Terri Downing offers great advice to parents in an op-ed in the Asheville Citizen-Times.
In it, the Wit & Wisdom® professional development implementation support specialist and K–4 literacy coach urged parents to think twice before asking their children that age-old question “What did you do in school today?”
Instead, she suggests asking more specific questions—the kind more likely to spark an interesting answer. “These might include what book they are reading in school and who their favorite characters are in that book,” Terri writes. Or, she adds, ask them to name an era in history they are learning about or a work of art they’re studying.
She points out that students in Asheville City Schools and surrounding Buncombe County, North Carolina are using Wit & Wisdom, which can help spark deep conversations through its use of engaging texts and integrated reading and writing assignments tied to events in history, culture, the arts, and science.
Are you looking for examples of the type of questions parents might ask at home?
Terri suggests parents and guardians of kindergarteners ask about their five senses, and how the five senses help CJ learn in Last Stop on Market Street. Or, for grade 3 families, she suggests asking what they learned about friendship from the book Amos and Boris? For grade 6 families, she says try asking what lessons they learned from Bud in Bud, Not Buddy and Billie Jo in Out of the Dust.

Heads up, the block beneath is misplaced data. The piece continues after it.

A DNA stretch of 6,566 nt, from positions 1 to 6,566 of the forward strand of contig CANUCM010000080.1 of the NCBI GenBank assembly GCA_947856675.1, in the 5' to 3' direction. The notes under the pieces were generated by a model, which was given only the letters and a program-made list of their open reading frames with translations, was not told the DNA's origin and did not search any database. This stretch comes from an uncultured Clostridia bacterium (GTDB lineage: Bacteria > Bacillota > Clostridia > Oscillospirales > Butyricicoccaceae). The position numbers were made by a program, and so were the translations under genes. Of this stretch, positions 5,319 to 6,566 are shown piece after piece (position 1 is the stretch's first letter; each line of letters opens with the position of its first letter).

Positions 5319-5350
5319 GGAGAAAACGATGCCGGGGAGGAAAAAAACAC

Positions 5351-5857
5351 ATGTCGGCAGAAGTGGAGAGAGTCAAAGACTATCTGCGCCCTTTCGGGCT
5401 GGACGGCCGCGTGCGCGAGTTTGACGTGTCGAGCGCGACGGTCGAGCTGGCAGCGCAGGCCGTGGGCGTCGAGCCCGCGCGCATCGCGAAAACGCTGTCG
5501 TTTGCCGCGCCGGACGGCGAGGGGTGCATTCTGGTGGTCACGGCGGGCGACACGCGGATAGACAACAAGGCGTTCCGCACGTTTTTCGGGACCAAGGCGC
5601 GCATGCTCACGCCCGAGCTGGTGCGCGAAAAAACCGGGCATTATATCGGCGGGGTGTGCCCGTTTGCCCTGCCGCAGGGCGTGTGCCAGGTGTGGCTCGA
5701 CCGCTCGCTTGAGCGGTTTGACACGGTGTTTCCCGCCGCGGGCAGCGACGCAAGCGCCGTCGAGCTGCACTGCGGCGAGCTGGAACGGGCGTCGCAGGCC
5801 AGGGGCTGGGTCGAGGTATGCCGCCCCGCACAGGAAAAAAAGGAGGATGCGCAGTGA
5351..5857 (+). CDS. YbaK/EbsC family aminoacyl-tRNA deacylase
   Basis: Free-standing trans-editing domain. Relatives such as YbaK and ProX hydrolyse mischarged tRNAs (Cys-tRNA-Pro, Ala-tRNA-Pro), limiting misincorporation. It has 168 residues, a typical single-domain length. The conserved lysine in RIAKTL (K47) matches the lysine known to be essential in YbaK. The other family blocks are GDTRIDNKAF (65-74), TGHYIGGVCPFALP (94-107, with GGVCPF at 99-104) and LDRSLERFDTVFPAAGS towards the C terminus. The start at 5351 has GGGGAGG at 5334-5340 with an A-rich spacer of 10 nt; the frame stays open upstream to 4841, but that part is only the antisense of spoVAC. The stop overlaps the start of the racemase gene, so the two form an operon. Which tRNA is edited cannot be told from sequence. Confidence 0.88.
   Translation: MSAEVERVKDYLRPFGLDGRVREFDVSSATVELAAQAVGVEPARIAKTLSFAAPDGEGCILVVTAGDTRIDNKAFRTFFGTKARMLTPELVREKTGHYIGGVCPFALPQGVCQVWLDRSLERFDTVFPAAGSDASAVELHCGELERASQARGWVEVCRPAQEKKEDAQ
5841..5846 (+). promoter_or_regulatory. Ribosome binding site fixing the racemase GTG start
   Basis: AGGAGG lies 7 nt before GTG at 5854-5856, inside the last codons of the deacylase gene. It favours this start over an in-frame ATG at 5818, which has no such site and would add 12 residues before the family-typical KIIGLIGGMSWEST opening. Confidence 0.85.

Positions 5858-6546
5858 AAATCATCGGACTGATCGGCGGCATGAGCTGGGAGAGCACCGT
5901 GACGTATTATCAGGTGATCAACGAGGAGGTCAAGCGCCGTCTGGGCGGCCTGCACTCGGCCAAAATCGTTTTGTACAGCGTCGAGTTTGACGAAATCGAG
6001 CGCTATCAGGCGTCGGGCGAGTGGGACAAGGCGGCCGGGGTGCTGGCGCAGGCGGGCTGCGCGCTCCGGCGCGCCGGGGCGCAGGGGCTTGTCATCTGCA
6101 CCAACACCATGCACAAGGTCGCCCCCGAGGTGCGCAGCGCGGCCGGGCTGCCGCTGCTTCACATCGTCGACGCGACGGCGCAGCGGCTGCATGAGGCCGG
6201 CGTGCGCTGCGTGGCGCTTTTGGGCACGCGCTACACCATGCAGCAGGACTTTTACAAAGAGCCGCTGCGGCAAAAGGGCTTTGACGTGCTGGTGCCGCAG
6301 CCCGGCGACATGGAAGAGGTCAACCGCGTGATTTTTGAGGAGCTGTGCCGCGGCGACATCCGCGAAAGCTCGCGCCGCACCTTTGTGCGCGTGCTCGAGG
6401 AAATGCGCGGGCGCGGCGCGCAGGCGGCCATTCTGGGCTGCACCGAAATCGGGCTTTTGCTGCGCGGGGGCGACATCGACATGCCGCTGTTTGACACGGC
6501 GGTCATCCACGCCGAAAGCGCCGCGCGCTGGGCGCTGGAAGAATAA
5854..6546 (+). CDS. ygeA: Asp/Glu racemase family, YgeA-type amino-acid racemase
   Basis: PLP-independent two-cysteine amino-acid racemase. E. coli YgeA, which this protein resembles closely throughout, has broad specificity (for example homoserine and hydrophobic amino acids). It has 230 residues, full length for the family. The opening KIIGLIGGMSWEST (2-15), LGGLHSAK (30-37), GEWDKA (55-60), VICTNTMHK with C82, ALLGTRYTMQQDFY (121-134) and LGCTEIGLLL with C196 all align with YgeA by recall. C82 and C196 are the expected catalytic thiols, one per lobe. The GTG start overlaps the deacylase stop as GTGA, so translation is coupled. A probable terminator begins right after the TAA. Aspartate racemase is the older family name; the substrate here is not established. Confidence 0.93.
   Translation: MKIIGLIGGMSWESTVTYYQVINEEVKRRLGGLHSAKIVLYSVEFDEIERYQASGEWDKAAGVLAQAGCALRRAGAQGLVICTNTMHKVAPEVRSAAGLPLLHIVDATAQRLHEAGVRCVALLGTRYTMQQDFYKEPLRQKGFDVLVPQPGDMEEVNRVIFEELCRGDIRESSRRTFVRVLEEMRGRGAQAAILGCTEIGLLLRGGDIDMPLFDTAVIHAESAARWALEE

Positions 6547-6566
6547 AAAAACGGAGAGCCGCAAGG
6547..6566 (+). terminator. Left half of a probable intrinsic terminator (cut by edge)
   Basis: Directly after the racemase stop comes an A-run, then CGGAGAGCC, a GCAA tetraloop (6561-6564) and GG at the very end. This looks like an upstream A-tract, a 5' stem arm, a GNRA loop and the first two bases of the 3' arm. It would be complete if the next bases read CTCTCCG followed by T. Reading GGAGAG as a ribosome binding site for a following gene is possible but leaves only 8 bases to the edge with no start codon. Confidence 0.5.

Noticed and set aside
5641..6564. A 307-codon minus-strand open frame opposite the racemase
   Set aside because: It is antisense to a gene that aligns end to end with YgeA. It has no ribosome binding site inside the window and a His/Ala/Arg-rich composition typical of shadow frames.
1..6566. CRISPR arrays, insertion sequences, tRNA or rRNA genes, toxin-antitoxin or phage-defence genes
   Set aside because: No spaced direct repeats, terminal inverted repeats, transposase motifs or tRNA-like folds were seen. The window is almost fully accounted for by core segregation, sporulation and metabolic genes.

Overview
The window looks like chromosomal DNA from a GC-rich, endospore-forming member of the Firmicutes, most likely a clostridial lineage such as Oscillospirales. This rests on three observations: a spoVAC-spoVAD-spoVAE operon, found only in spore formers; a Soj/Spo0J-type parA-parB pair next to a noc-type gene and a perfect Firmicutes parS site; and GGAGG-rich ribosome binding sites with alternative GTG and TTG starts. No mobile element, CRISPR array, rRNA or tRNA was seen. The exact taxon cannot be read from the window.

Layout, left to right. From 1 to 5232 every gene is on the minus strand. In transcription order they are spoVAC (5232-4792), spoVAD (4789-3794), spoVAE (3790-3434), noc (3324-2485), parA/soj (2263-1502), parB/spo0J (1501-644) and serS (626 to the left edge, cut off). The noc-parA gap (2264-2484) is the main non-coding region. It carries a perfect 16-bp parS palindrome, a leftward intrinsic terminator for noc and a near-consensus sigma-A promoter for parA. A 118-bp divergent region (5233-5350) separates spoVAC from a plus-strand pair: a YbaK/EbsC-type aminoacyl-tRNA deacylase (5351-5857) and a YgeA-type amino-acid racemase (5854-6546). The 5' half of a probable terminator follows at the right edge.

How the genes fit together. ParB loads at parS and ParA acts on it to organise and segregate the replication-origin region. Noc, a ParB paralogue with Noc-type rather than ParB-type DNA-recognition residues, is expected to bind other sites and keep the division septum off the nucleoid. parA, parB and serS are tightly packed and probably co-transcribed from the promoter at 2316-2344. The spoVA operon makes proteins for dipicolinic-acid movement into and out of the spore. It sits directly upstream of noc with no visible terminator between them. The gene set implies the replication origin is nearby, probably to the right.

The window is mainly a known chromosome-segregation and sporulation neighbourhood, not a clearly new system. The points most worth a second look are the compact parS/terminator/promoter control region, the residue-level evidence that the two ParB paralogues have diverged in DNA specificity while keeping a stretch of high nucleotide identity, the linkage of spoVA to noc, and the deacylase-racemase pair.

Terri closes out her op-ed with some great words of wisdom: “While there is no doubt this has been a tremendously difficult period for students, families, and educators, great things are happening in our schools. To learn more about those, well, just ask your kids.”
If you have suggestions and strategies for sparking great conversations in the classroom or at home, we'd love to hear from you. Connect with us on Twitter at @WitWisdomELA or on Facebook at @WitWisdomEnglish.
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Chad brings more than 23 years of experience in communications to Great Minds. He has served in three state education agencies, which included time assisting New Mexico’s secretary of education with the adoption of new education reform initiatives; serving as the communications director at the Washington, D.C., Office of the State Superintendent of Education; and working as an assistant to the Florida Commissioner of Education. Chad also worked at the U.S. Department of Education from 2004 to 2009 and served as the deputy assistant secretary for media affairs and strategic communication during his final two years there. Chad is a native of Bloomington, Ill., and graduated from Florida State University.